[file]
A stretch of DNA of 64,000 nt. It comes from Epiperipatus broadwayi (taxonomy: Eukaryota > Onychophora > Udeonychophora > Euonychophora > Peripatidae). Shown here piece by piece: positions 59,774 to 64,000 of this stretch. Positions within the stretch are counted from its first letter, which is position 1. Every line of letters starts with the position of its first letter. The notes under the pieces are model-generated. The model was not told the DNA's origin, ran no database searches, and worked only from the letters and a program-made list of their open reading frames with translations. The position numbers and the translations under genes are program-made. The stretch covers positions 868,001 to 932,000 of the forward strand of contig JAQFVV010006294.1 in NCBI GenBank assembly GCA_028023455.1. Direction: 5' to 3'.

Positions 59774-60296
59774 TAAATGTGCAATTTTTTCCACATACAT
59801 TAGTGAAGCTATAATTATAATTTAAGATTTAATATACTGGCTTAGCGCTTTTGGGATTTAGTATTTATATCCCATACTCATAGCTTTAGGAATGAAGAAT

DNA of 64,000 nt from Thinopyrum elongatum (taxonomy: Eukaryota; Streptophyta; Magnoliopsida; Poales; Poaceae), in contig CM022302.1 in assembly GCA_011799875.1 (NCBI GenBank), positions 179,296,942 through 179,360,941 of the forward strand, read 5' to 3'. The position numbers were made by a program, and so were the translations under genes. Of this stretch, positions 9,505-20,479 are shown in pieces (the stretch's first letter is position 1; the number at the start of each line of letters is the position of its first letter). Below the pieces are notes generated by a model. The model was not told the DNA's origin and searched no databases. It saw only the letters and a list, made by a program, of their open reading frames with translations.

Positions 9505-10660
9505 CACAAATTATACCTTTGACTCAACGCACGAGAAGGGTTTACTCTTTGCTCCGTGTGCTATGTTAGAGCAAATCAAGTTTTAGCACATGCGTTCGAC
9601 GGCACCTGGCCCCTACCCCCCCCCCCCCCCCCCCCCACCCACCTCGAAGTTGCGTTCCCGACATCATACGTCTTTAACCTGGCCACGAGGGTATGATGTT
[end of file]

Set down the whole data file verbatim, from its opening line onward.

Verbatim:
A stretch of DNA of 64,000 nt. It comes from Epiperipatus broadwayi (taxonomy: Eukaryota > Onychophora > Udeonychophora > Euonychophora > Peripatidae). Shown here piece by piece: positions 59,774 to 64,000 of this stretch. Positions within the stretch are counted from its first letter, which is position 1. Every line of letters starts with the position of its first letter. The notes under the pieces are model-generated. The model was not told the DNA's origin, ran no database searches, and worked only from the letters and a program-made list of their open reading frames with translations. The position numbers and the translations under genes are program-made. The stretch covers positions 868,001 to 932,000 of the forward strand of contig JAQFVV010006294.1 in NCBI GenBank assembly GCA_028023455.1. Direction: 5' to 3'.

Positions 59774-60296
59774 TAAATGTGCAATTTTTTCCACATACAT
59801 TAGTGAAGCTATAATTATAATTTAAGATTTAATATACTGGCTTAGCGCTTTTGGGATTTAGTATTTATATCCCATACTCATAGCTTTAGGAATGAAGAAT

DNA of 64,000 nt from Thinopyrum elongatum (taxonomy: Eukaryota; Streptophyta; Magnoliopsida; Poales; Poaceae), in contig CM022302.1 in assembly GCA_011799875.1 (NCBI GenBank), positions 179,296,942 through 179,360,941 of the forward strand, read 5' to 3'. The position numbers were made by a program, and so were the translations under genes. Of this stretch, positions 9,505-20,479 are shown in pieces (the stretch's first letter is position 1; the number at the start of each line of letters is the position of its first letter). Below the pieces are notes generated by a model. The model was not told the DNA's origin and searched no databases. It saw only the letters and a list, made by a program, of their open reading frames with translations.

Positions 9505-10660
9505 CACAAATTATACCTTTGACTCAACGCACGAGAAGGGTTTACTCTTTGCTCCGTGTGCTATGTTAGAGCAAATCAAGTTTTAGCACATGCGTTCGAC
9601 GGCACCTGGCCCCTACCCCCCCCCCCCCCCCCCCCCACCCACCTCGAAGTTGCGTTCCCGACATCATACGTCTTTAACCTGGCCACGAGGGTATGATGTT